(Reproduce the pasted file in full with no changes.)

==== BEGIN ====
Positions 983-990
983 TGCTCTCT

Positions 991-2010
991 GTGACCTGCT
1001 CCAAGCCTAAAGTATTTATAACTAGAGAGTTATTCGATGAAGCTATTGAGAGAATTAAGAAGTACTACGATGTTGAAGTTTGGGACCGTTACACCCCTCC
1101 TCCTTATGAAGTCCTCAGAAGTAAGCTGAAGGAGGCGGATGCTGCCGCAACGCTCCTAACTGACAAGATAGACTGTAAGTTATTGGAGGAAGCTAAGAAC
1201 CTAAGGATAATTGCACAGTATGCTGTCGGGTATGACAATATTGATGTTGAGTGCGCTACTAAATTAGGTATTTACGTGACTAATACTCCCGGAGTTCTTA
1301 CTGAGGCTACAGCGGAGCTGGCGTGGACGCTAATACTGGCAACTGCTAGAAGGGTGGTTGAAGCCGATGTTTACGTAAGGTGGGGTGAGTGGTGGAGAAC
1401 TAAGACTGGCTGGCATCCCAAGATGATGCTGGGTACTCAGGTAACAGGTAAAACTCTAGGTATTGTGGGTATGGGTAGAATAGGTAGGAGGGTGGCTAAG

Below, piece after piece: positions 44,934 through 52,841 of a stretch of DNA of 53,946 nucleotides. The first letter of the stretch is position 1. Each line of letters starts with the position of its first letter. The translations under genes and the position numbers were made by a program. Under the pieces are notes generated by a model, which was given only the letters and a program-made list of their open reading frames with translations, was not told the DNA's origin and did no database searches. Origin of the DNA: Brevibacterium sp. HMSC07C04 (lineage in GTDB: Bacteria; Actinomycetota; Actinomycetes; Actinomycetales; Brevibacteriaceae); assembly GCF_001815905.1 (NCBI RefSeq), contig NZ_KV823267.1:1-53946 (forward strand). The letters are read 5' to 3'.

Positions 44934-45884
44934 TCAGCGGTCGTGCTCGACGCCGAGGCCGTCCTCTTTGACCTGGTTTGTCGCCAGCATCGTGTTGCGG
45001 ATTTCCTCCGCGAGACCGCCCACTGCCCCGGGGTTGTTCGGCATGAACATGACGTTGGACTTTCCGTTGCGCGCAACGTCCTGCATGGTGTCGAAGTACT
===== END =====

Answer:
Positions 983-990
983 TGCTCTCT

Positions 991-2010
991 GTGACCTGCT
1001 CCAAGCCTAAAGTATTTATAACTAGAGAGTTATTCGATGAAGCTATTGAGAGAATTAAGAAGTACTACGATGTTGAAGTTTGGGACCGTTACACCCCTCC
1101 TCCTTATGAAGTCCTCAGAAGTAAGCTGAAGGAGGCGGATGCTGCCGCAACGCTCCTAACTGACAAGATAGACTGTAAGTTATTGGAGGAAGCTAAGAAC
1201 CTAAGGATAATTGCACAGTATGCTGTCGGGTATGACAATATTGATGTTGAGTGCGCTACTAAATTAGGTATTTACGTGACTAATACTCCCGGAGTTCTTA
1301 CTGAGGCTACAGCGGAGCTGGCGTGGACGCTAATACTGGCAACTGCTAGAAGGGTGGTTGAAGCCGATGTTTACGTAAGGTGGGGTGAGTGGTGGAGAAC
1401 TAAGACTGGCTGGCATCCCAAGATGATGCTGGGTACTCAGGTAACAGGTAAAACTCTAGGTATTGTGGGTATGGGTAGAATAGGTAGGAGGGTGGCTAAG

Below, piece after piece: positions 44,934 through 52,841 of a stretch of DNA of 53,946 nucleotides. The first letter of the stretch is position 1. Each line of letters starts with the position of its first letter. The translations under genes and the position numbers were made by a program. Under the pieces are notes generated by a model, which was given only the letters and a program-made list of their open reading frames with translations, was not told the DNA's origin and did no database searches. Origin of the DNA: Brevibacterium sp. HMSC07C04 (lineage in GTDB: Bacteria; Actinomycetota; Actinomycetes; Actinomycetales; Brevibacteriaceae); assembly GCF_001815905.1 (NCBI RefSeq), contig NZ_KV823267.1:1-53946 (forward strand). The letters are read 5' to 3'.

Positions 44934-45884
44934 TCAGCGGTCGTGCTCGACGCCGAGGCCGTCCTCTTTGACCTGGTTTGTCGCCAGCATCGTGTTGCGG
45001 ATTTCCTCCGCGAGACCGCCCACTGCCCCGGGGTTGTTCGGCATGAACATGACGTTGGACTTTCCGTTGCGCGCAACGTCCTGCATGGTGTCGAAGTACT